Australian Police Break Up Child Abduction Ring

November 4, 2018 by Rober Franklin, Member, National Board of Directors, National Parents Organization

I suppose this is a case of “anything the U.S. can do, Australia can do … too.”

Three men have been arrested in New South Wales and a woman is sought for arrest in connection with a long-term conspiracy to kidnap and hide children who the conspirators believe have been wrongly taken from their mothers or who are the subjects of joint custody orders.  The group appears to be an extension of the “protective mother” movement.  Put simply, when a mother claims a father who’s gotten some form of custody is abusive, the group stands ready to abduct and hide the child.

Two men will be extradited to Queensland to face allegations that they are part of a group organising parental child abductions.

William Russel Massingham Pridgeon, 64, and Patrick Finbar McGarry O’Dea, 63, had charges against them in NSW dropped in Grafton Local Court on Thursday.

The criminal charges laid against the men included child stealing, conspiracy to defeat justice and stalking, according to the AFP.

Bail was denied for both men, who will be extradited to Queensland where they will face Brisbane Magistrate’s court on Friday.

The police investigation lasted for two years, during which time, some 10 abducted children were returned to their fathers and five of them were linked to this particular group.  That of course suggests that others are doing the same thing the Pridgeon/O’Dea group is.

Dr Pridgeon is accused of being the key financier and organiser of efforts to help two women abduct their children and hide them from authorities.

Mr O’Dea is alleged to have helped in getting money to the women involved in the abductions and portraying the fathers as child abusers on social media.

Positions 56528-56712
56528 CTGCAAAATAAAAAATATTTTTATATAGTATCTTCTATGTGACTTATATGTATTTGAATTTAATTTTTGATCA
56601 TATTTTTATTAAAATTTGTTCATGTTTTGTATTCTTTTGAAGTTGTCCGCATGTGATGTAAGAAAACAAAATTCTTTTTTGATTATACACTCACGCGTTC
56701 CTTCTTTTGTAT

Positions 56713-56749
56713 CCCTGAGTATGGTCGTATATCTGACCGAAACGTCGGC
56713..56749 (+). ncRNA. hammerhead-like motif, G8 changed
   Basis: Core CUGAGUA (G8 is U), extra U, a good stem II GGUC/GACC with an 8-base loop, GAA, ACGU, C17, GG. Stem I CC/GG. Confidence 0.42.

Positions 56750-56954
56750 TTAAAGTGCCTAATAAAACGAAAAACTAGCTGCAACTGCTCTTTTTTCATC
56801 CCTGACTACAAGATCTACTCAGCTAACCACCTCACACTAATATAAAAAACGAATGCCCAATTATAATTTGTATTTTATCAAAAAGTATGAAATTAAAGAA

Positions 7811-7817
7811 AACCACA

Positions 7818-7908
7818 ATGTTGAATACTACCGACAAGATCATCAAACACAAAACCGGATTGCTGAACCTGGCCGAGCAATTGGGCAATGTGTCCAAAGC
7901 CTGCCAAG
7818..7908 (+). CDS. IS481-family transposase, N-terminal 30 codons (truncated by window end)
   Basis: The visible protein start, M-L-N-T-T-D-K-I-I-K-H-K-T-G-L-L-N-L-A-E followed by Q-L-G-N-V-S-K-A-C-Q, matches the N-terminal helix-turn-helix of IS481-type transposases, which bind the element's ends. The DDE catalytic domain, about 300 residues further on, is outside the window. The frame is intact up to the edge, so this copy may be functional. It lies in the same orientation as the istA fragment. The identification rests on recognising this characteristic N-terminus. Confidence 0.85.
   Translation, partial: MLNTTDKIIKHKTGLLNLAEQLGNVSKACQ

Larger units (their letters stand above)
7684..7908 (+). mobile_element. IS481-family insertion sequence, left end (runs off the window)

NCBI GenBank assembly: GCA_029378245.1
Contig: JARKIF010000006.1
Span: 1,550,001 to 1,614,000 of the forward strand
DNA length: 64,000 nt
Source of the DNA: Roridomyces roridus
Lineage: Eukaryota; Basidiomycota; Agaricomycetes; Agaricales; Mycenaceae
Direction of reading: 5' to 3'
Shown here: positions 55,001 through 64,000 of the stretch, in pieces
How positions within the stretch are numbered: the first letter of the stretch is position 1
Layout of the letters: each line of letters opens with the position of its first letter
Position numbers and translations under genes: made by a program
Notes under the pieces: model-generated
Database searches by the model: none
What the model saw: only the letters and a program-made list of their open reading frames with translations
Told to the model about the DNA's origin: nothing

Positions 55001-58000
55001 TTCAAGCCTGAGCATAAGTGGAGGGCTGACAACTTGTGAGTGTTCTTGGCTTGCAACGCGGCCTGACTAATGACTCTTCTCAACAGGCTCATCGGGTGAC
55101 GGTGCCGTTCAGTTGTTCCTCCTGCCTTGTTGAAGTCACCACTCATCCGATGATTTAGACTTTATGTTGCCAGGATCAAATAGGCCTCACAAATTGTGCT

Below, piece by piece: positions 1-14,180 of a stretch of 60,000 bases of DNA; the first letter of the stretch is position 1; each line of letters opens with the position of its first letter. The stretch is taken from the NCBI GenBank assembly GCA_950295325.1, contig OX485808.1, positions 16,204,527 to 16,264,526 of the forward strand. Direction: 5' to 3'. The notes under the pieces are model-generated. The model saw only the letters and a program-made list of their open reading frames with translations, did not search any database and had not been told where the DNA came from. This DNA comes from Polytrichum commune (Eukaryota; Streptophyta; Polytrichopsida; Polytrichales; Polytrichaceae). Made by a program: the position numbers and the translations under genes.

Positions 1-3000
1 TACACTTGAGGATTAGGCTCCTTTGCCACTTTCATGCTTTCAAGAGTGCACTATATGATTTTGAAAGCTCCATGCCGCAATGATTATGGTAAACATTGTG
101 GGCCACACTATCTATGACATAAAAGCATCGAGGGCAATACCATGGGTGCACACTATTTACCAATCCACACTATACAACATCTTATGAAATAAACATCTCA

For his part, Pridgeon looks like a true believer if ever there was one.  A few years ago, he started a political party called the Anti-Paedophile Party.  My guess is that the party’s platform is pretty bare-bones.  Two years ago, a man named Howard Furner sued Pridgeon for defamation.  It seems that Mr. Furner made the mistake of marrying Pridgeon’s daughter and then trying to get custody of his son.  As night follows day, Pridgeon called him a pedophile on social media.  Pridgeon seems never to have met a biological father he didn’t think was an abuser.  I wonder what that says about him.

Well, come to think of it, I know one thing it says about him.  It says he’s a child abuser.  That’s because child abduction and secret isolation is clearly child abuse as numerous mental health professionals have made clear. 

The AFP’s Assistant Commissioner Debbie Platz said the intention of the “well-resourced” and “organised” group was “not to protect” children.

“The continual movement of children, the change in their identity, the change in their location, the change in their appearances, the isolation for lengthy periods of time, has been shown to cause impacts that are long lasting for children.

Indeed.  Platz’s remarks are pretty much chapter and verse of the mental health literature on child abduction.  Kept from friends, relatives and schools and forced to change their names and residences at a moment’s notice, abducted children haven’t even a hint of stability in their lives.  Unable to make long-term friendships, they come to rely solely on their mothers for companionship and all emotional support.  Soon they find that it’s Mom who’s in need of support and so children often become parents to their mothers.  It’s a deeply distorted view of reality and no way to raise a child.

But that’s what the group does.  They’re child abusers, pure and simple.

And they’re a lot like the U.S. organization Children of the Underground that goes to great lengths to assist in the abduction of children to keep them away from their fathers.  I wrote about Children of the Underground herehere and here.

These are sick people who create organizations that only do harm.  Mostly they harm children, but they harm fathers as well.  Fortunately, Australian authorities are clearly taking the matter of Pridgeon and O’Dea’s group seriously.  Bail’s been denied to the three who’ve been arrested.  Sadly, as far as I can tell, if Children of the Underground and its founder Faye Yager have ever suffered any adverse legal consequences for their plainly illegal and abusive behavior, I’ve never heard about it.

We’ll see what happens in Australia.

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